I suppose I am not the first person to suggest that all intellectuals have a secret desire to be philosopher kings. “If only the world’s policymakers would do what I want, things would be much better.” At times intellectuals are seduced by authoritarians who seem to adopt sensible economic policies, people like Lee Kuan Yew of Singapore. But for every Lee, there are a dozen Saddam Husseins, Kim Jong Ils and Turkmenbashis.
After the Great Inflation of 1966-81, economists developed all sorts of ad hoc models proving that democratic governments are biased toward excess inflation. Unfortunately, the models were discredited almost as soon as they were published, as inflation rates plummeted almost everywhere. But they did have an impact on the thinking of economists. Many economists (and I am ashamed to admit that I was one of them) began to think “If only we could have a central bank that was shielded from political pressure. If only monetary policy could be run by philosopher kings.” As we will see, those sorts of Faustian bargains often backfire in the long run. One should never support a political process reform because one thinks it will lead to a particular policy outcome that you favor.
Of course whenever economists decide they think a policy is wise, they find empirical studies that “scientifically” prove the validity of those policy prejudices. And sure enough, we soon began to see studies proving that independent central banks produce lower inflation rates. I’m not suggesting those studies are completely wrong, but in retrospect it seems like central bank independence is much less important than the intellectual zeitgeist. Inflation fell everywhere after 1982, regardless of whether the country had an independent central bank.
In retrospect, the subsequent move toward greater central bank independence appears to have done more harm than good. The three major examples of greater central bank independence were the Bank of England, the Bank of Japan, and the ECB (which obviously is a special case that combines two features.)
Making the BOE independent doesn’t seem to have had much effect on British monetary policy. The ECB is more complicated. Obviously the so-called PIIGS are suffering partly due to their lack of ability to depreciate their currencies (although monetary policy is certainly not the only problem they face.) On the other hand the ECB actually represents two changes at once—movement away from the ability to conduct domestic monetary policies, and the movement toward a more independent central bank. Indeed the ECB may be most independent central bank in the world, given its insulation from influence by any single government.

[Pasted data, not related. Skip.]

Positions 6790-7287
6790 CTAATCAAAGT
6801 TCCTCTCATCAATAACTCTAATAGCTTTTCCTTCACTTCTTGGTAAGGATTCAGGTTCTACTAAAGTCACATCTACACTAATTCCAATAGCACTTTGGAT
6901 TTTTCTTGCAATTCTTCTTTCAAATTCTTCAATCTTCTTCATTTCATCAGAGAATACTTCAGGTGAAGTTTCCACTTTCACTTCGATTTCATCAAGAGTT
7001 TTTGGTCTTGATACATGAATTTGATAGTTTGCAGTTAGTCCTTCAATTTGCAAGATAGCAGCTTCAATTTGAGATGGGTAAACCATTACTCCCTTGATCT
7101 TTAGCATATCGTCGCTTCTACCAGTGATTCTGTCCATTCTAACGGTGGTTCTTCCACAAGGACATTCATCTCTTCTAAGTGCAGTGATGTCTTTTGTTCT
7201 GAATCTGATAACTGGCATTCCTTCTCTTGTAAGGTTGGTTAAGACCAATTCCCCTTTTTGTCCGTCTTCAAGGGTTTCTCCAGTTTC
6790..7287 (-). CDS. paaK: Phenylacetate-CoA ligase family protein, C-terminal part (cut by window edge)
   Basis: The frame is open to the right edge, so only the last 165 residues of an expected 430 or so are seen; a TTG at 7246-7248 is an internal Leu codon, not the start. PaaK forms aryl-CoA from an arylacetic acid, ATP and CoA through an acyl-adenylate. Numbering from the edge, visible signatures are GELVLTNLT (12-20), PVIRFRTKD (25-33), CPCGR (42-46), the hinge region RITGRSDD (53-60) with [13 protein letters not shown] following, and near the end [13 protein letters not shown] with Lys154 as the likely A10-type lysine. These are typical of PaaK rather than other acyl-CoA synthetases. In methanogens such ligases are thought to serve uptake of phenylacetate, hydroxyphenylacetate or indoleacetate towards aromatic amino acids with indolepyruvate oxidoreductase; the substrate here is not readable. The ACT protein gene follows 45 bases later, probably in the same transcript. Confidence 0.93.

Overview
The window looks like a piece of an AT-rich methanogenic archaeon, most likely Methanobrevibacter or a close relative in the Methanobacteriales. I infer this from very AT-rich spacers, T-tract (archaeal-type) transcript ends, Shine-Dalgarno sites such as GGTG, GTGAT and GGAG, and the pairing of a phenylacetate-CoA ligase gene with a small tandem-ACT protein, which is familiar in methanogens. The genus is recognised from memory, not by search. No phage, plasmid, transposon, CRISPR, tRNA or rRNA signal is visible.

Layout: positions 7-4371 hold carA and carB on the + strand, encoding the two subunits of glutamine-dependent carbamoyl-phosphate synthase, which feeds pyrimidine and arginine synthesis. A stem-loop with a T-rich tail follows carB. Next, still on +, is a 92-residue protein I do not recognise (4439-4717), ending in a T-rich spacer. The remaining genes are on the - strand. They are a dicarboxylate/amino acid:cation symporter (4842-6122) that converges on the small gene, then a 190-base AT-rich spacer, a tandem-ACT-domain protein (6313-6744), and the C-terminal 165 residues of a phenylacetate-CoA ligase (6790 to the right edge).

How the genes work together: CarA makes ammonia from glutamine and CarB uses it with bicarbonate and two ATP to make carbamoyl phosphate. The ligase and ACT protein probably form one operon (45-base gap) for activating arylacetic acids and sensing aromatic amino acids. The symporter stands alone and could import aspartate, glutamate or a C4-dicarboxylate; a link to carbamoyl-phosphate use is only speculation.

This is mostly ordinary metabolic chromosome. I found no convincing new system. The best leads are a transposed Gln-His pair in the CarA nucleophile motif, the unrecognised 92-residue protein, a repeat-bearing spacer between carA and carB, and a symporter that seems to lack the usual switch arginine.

But the best example of the folly of making a central bank independent comes from Japan. I am not going to argue that the 1997 decision to make the BOJ independent caused the subsequent deflation–as we saw the BOE avoided deflationary policies after becoming independent—but it certainly prevented successive Japanese governments from being able to easily fix the problem.
TOKYO—The Bank of Japan faces new political pressure to move more aggressively against deflation, as Japanese lawmakers set the economic policy agenda following the ruling party’s crushing election defeat.
Your Party, a powerful new force in the parliament after Sunday’s elections, and a potential policy partner for embattled Prime Minister Naoto Kan, is planning to turn up the heat on the central bank to reverse a decade of declining consumer prices that has sapped the economy.Yoshimi Watanabe, president of Your Party, speaks about the yen, postal bills and the future of his party in an interview with The Wall Street Journal.
In an interview Wednesday, Your Party chief Yoshimi Watanabe discussed his plans to require the BOJ to play a more active role in boosting the economy, including setting an inflation target taking responsibility if it fails to deliver results. That responsibility could come either through more frequent testimony in parliament, or possibly by forced changes in leadership.
The central bank should also take into account the impact on the yen’s exchange rate when it sets its policy, the lawmaker added.
“Insufficient monetary easing has been simply the only reason why Japan hasn’t been able to conquer its deflationary gap,” Mr. Watanabe said. “Thus, the government and the Bank of Japan should form an accord and share a price-stability target.”
Mr. Watanabe is just the latest Japanese political leader to challenge the BOJ’s independence. Policy makers long have been frustrated with what they consider the central bank’s insufficient concern for deflation.
The Japanese government’s only tool for boosting AD was deficit spending, and as they quickly learned (and we are now discovering) fighting tight money with fiscal stimulus is like attacking Sherman tank with a bow and arrow.
Of course the political independence of the Fed is one of the root causes of our current fiscal follies. If Obama controlled the Fed he could quickly boost AD, which would allow him to rapidly shrink the deficit. (Well, at least he could do this if he understood the importance of monetary policy, which is not at all certain.)
PS. For newer readers I should explain that although I like Singapore’s fiscal regime, I don’t like their political system. Instead I prefer the least philosopher king-like system on earth, Switzerland’s hyper-democracy.
PPS. Japan’s new political party entitled “Your Party” reminds me that the US needs new political parties with more interesting names. ‘Democrat’ and ‘Republican’ both sound so boring. What about Thailand’s “Thais Love Thais” party? (Don’t we all love Thais?) Or Italy’s “Let’s Go, Italy.” (After all, politics is a spectator sport.) Or Iceland’s “The Best Party.” (Don’t we all want to vote for the best party? Especially one that produces this sort of campaign commercial?)